Trip To Seoul Part 2: STREET FOOD IN MYEONGDONG ミョンドンの屋台

★ STREET FOOD IN MYEONGDONG ミョンドンの屋台 ★ (日本語は英語の後に書いてありまーす!)

(Note: I am transferring three or four articles from Facebook over to WordPress tonight to prepare for my video.
Sorry for all the updates.)

If shopping and enjoying local street food are your goals, then Myeongdong is your destination.

While it bears a striking resemblance to Tokyo’s Harajuku and Takeshita Dori, Myeongdong is not known for it’s fashion as much as it is for it’s beauty and cosmetics: Skinfood, The Face Shop, Missha, Tony Moly, Nature Republic, Innisfree, Etude House, Holika Holika, and many more popular Korean brands will have multiple outlets lining the winding streets (yes, multiple outlets as in, different branches of the same brand will appear more than once along these roads!)

If you’re not interested in Korean brand cosmetics, that’s totally fine too, because in the evenings there are just as many food stalls lining the streets as there are stores, and this is a great place to experience some of the best of typical Korean street food:

11149367_1618012415100692_6405005583111364108_n Tteokbokki is a Korean style rice cake, similar to mochi, that is dipped in red chili sauce and sometimes served on a skewer. (I’ve also seen it in bowls.) If you’re not used to Korean spices, this will have a bit of a bite to it. I can’t finish one without my nose running and eyes watering up personally, but for some reason every time I come here, I still insist on eating them.

11150883_1618012388434028_2682071562949864652_nFruit stands are also insanely common in this area, selling both cut fruit, and freshly blended fresh juice. You can find lemonade, sugar cane juice, pomegranate juice, among other kinds of fresh juice. Considering the popularity and frequency of these stalls, it makes me wonder why smoothies and fresh fruits aren’t more accessible in Japan…?


My favorite street food, however, was definitely hotteok; a traditional Korean pancake filled with brown sugar and nuts. Normally served in the winter months, these hotteok are made-to-order, meaning they’re served fresh off the griddle (which is probably why they were serving them in coffee cups?) Hot, chewy, and sweet, I couldn’t get enough of these! I admit, I ate more than one.

Another interesting discovery was a Korean version of the Japanese traditional fish-shaped cake snack, “Taiyaki.” Korean taiyaki maintained the original fish shape, but instead of red bean paste or custard, it was filled with vanilla ice cream, and topped with a block of raw honeycomb. I didn’t even know you could eat honeycomb like that?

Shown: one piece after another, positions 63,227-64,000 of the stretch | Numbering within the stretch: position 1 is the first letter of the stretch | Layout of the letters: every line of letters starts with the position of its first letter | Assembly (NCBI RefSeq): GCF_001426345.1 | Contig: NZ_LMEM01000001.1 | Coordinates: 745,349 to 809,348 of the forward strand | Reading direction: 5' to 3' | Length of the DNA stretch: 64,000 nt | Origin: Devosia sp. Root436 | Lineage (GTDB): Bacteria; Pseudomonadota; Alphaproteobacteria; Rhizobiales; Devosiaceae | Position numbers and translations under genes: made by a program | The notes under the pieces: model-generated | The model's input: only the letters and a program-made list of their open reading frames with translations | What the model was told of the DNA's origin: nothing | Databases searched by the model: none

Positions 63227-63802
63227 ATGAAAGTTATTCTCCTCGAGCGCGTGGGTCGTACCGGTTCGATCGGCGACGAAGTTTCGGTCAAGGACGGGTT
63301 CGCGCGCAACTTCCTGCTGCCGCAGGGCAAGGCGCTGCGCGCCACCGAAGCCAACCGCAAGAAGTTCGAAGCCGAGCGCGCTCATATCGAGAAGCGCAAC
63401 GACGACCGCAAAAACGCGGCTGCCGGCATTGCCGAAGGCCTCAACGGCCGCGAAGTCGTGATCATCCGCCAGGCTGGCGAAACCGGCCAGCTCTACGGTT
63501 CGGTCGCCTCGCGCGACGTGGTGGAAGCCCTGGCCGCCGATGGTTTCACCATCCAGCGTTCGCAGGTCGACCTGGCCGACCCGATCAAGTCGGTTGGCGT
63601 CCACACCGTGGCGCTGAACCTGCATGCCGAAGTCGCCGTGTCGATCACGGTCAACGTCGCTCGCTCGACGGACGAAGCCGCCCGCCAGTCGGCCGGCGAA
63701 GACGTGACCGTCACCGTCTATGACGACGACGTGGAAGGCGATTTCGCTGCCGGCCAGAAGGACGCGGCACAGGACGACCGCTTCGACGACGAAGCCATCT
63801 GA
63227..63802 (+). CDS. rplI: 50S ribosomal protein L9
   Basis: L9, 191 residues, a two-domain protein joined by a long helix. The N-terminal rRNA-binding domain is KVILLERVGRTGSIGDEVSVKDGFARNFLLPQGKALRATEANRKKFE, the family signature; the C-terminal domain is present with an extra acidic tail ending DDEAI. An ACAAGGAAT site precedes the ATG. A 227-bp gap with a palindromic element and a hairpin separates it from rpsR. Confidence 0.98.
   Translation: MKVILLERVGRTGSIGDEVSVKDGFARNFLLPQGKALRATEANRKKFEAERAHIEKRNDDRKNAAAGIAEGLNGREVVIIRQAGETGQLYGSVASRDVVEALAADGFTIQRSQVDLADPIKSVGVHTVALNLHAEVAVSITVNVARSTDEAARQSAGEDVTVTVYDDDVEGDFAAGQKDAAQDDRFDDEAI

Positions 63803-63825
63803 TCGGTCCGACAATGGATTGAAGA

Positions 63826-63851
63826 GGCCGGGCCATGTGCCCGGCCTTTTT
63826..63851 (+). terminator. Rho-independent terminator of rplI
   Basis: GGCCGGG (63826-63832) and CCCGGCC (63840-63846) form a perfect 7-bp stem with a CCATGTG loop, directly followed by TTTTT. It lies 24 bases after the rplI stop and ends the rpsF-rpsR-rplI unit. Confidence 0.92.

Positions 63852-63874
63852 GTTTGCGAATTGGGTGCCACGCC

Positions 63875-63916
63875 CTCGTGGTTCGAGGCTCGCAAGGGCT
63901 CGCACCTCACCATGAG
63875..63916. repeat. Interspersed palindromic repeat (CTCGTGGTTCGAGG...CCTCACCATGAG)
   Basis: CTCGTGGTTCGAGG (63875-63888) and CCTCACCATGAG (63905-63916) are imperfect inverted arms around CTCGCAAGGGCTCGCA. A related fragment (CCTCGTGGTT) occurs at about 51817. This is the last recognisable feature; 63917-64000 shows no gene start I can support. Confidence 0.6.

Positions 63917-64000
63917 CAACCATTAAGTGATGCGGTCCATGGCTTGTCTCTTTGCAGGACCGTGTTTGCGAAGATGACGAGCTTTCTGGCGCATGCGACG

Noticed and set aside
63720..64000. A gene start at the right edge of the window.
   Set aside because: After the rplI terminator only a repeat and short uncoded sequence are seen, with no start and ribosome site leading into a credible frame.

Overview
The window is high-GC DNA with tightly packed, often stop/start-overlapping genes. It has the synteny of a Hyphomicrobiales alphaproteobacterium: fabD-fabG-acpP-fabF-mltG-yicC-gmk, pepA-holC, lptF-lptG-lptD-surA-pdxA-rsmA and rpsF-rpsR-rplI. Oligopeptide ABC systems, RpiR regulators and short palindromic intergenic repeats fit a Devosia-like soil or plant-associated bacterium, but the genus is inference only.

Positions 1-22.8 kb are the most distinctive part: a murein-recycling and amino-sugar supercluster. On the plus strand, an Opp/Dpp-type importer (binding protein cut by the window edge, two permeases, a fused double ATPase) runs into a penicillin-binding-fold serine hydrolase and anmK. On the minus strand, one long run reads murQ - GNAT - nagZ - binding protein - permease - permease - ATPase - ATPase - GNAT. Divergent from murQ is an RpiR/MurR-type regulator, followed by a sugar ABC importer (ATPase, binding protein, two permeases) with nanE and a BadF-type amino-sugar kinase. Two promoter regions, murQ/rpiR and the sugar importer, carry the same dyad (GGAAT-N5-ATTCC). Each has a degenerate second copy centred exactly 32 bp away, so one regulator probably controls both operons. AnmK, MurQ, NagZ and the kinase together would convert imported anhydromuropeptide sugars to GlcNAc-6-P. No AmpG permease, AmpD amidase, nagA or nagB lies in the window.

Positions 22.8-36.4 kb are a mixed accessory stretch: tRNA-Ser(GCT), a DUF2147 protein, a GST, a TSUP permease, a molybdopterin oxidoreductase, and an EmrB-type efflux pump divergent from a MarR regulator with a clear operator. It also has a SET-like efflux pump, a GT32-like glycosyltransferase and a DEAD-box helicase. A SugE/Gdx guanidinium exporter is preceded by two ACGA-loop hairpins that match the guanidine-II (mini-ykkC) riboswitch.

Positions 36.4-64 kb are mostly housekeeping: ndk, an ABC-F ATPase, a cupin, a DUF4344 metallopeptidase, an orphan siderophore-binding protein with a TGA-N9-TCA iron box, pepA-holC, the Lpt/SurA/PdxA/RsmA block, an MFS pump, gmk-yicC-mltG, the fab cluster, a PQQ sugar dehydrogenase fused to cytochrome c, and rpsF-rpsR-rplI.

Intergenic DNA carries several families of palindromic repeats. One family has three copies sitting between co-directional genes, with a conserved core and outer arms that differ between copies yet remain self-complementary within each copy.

If you’re looking for some live entertainment, the NANTA theatre is located in Myeongdong as well, where the hit high-energy rhythm performance, “NANTA”, runs three times daily. We popped in as it started to rain outside and didn’t know what to expect, but it was entertaining. There’s hardly any dialogue, the acting is comically melodramatic and easy to understand, so there’s no need to worry about a language barrier when watching this show.

Myeongdong is also a good place to grab a massage or facial, although it’s definitely best to shop around and be wary of hidden costs when negotiating a deal–something I found much easier to do in Japanese.

You will be able to get by speaking English here, but if you can speak Japanese, you will be at bigger advantage. Many signs, attractions, and restaurant menus will have Japanese/Chinese translations underneath them, even if they don’t have English. Many merchants will specialize in one extra language, so if they can’t communicate well in English, they might have an easier time understanding Japanese, (and when all else fails, gestures!)

Good luck!








韓国風の「たいやき」もありました。笑 魚の形しているケーキの中に、バニラアイスをいれ、上に生の蜂の巣が乗っていました。今まで蜂の巣って食べ物だと意識しなかったのでこれは正直びっくりしました。






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